# Teaching ideas

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• #2168
mvmurphy
Participant

Hi all,

I have built a sandbox, was wondering if there are any teaching notes/docs/videos on using the sandbox in a teaching environment. Also any responses with ideas or experiences with it in a school would be great. Thanks.

#2226
okreylos
Keymaster

Depends on the level. Elementary school? High school? University?

When I have students over, I generally start out by talking about topographic maps, and how they relate to the actual 3D toopgraphy. I talk about elevation color mapping, and then contour lines, and how you would not gain/lose any elevation when walking along them on a hike.

When talking about contour lines, I use the opportunity to talk about steepest descent / gradient, and how water generally flows at a right angle to contour lines. I pick a spot on a hill, and let students guess where a drop of water would flow from there.

Then I pivot from there into water flow, and point out how water will generally flow downhill, but not always due to the momentum it picks up when flowing. I put a trench at the bottom of the hill, and then show how water flowing down the hill “jumps” the opposite edge of the trench. That lets me get into levees and flood control and how engineers need to take water momentum into account when designing levees. I like to build a high reservoir, fill it with water, make a dammed outflow channel, and then break the dam to show the water rushing out and flooding everything downstream.

Depending on the students’ level, I also talk about wave propagation. I build a large shallow lake and let the water surface come to rest. At that point the noise from the 3D camera creates creates small waves on the surface, and I ask the students what those are. I can then talk about how those are due to small movements of the senses 3D terrain, and mention they are due to measurement noise, but that they correspond to tiny earthquakes in the real world, and that the waves they see are essentially mini-tsunamis. I can then explain how the waves expand and interfere with each other. If I was careful enough to build the lake with one deeper end and a shallow shore on the other side, I can demonstrate refraction, where the waves approaching the shallow shore bend towards the shore so that they always almost hit it at a right angle. From that I can draw the parallel to refraction of light waves.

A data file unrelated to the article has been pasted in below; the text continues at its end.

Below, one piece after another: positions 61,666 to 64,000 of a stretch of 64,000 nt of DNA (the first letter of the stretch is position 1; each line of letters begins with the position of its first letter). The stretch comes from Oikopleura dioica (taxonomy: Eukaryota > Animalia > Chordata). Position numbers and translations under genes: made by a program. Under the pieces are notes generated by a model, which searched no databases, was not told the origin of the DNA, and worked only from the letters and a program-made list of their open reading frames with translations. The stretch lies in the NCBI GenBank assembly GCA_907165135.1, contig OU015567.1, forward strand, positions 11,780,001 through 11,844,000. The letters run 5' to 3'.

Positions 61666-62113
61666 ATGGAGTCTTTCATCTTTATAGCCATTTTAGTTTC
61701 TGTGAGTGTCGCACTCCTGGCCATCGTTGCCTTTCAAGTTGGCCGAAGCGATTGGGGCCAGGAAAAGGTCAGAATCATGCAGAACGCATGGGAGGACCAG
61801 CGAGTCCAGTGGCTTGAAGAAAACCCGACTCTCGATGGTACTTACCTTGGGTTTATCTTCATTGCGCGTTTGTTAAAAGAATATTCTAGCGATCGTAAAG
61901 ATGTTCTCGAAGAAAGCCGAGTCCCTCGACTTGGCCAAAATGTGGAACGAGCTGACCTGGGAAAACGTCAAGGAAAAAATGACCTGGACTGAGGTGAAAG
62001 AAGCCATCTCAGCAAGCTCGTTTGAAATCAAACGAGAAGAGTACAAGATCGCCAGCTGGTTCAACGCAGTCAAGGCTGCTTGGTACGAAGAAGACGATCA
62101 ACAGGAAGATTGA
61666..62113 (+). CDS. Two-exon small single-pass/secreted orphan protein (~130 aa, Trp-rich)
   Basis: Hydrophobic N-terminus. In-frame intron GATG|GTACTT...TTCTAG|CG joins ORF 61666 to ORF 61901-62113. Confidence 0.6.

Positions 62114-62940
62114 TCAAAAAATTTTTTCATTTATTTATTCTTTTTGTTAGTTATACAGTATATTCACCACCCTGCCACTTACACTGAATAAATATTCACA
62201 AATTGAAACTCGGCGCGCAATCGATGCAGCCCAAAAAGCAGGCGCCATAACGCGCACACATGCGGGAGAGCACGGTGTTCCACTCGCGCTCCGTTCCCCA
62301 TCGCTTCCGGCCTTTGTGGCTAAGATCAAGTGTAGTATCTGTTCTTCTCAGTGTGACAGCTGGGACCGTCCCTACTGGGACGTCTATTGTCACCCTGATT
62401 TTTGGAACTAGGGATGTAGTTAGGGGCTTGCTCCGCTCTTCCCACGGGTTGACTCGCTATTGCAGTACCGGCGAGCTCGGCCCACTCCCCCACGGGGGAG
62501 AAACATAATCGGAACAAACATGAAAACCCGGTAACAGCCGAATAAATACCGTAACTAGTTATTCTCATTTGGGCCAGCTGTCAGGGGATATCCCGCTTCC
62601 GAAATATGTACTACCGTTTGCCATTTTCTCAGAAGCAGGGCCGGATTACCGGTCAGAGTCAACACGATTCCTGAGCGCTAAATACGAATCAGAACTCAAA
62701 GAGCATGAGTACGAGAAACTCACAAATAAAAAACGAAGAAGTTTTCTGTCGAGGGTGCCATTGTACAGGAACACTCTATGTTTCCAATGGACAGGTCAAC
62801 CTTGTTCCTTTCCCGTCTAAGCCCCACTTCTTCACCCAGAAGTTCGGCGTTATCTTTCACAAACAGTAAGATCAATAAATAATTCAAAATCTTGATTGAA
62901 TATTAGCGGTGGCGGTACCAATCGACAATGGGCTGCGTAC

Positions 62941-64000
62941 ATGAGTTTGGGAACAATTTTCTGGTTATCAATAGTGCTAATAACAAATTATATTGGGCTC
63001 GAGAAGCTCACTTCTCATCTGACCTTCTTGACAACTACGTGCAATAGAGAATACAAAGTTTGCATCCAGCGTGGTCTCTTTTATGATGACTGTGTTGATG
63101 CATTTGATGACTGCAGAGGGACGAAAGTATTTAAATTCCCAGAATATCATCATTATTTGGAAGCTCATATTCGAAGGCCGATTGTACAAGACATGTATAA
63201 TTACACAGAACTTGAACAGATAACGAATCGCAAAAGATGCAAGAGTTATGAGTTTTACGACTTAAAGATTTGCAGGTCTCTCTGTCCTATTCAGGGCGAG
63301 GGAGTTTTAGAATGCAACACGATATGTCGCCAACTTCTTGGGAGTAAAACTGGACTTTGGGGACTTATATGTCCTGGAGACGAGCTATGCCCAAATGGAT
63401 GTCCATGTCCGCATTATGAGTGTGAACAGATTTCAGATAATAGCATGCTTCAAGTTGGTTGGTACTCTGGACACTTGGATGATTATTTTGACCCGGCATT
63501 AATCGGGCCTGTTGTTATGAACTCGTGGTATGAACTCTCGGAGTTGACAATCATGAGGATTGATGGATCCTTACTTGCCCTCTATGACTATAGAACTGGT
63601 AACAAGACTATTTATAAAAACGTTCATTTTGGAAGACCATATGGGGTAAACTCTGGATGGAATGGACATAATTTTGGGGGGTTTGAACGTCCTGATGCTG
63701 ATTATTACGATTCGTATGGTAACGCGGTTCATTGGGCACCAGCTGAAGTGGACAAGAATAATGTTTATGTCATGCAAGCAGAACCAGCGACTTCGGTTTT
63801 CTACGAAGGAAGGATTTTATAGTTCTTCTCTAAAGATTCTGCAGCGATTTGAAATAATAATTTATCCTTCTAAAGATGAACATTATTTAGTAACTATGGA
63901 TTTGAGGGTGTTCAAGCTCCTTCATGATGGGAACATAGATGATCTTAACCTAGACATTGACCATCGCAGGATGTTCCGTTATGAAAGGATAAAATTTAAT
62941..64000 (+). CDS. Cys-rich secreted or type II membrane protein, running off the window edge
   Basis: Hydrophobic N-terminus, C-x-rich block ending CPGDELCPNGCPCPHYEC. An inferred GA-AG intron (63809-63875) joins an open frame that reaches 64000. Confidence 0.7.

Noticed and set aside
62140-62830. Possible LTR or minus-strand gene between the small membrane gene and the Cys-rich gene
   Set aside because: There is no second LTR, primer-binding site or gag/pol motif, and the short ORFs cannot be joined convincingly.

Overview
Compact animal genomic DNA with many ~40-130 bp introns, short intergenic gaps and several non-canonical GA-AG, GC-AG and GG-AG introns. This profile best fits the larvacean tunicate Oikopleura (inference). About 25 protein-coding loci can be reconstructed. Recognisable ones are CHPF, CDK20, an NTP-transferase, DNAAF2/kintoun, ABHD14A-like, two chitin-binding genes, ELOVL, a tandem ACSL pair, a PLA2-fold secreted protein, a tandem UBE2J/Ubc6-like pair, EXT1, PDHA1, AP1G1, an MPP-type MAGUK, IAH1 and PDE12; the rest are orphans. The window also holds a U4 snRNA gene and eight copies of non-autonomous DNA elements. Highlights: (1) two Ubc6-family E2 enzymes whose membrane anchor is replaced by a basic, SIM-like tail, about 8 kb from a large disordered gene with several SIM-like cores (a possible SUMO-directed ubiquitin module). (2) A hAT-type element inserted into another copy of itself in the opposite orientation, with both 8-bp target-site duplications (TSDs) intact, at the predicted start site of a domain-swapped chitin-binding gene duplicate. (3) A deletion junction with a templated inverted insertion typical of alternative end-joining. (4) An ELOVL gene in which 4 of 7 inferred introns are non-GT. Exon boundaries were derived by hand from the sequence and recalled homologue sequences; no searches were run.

I also like to use the “lava” function to talk about how different fluids behave differently. I make a mountain, let lava flow over it, and show how the lava oozes down the hill and sticks to the hill. I then change back to water on-the-fly and show how it immediately behaves very differently, and use that to talk about viscosity and how it influences flow.

It’s a really loose script. I also like making big lakes and dropping a handful of sand in there to make a big tsunami. Or simulate a landslide on one shore and the resulting wave (which is of local interest due to the history of Lake Tahoe).

As of recently, I’ve been using the bedding plane function to talk about geology, as in tectonic uplift of sedimentary layers and how to measure/predict subsurface structures from surface observations. The students see the red layer intersecting the surface, and I challenge them to imagine that the curvy red line they see is actually a flat surface. When they inevitably have a hard time with that, I ask them to stand in the right spot so that their eyes are inside the 3D extension of the subsurface plane, and then they get it when the red curve turns into a red straight line as if by magic.

#2278
mvmurphy
Participant

Thanks much for your response and your commitment to this great teaching tool!

#2281
solanic
Participant

We’re working to build at least 1 here at sea level.

The junior & senior high school students will be able to take the mobile version to elementary schools to work with 4th & 5th graders if everything works out. We have bigger goals too!

Also, do you think it’s possible to build modules:

1. that could include trees and how they affect storm water management of certain areas even if the area is the entire sandbox.
2. how tides affect, particularly stacking high tides, water flow in an area.

Just to name a couple.

#2313
ajy000
Participant

Hi – if it helps there are a few outline ideas atRiver Wey Trust lesson plans which I use in school visits.
In terms of your trees – if you introduce some model trees (or buildings.. or any model / element which impacts the elevation) the water will react and “gather” around this “blockage” and represent a level of water retention – had fun with this at a regenerative farming conference, happily introducing hedges to the landscape.

Also use a range of fluid effects/colours with varying attenuation to discuss water/lava/snow/ice/oil.

if you can use a location feature local to the audience and model it simply, then they will often run with the ideas and change impacts with little prompting.

Still having fun in schools !

Alistair

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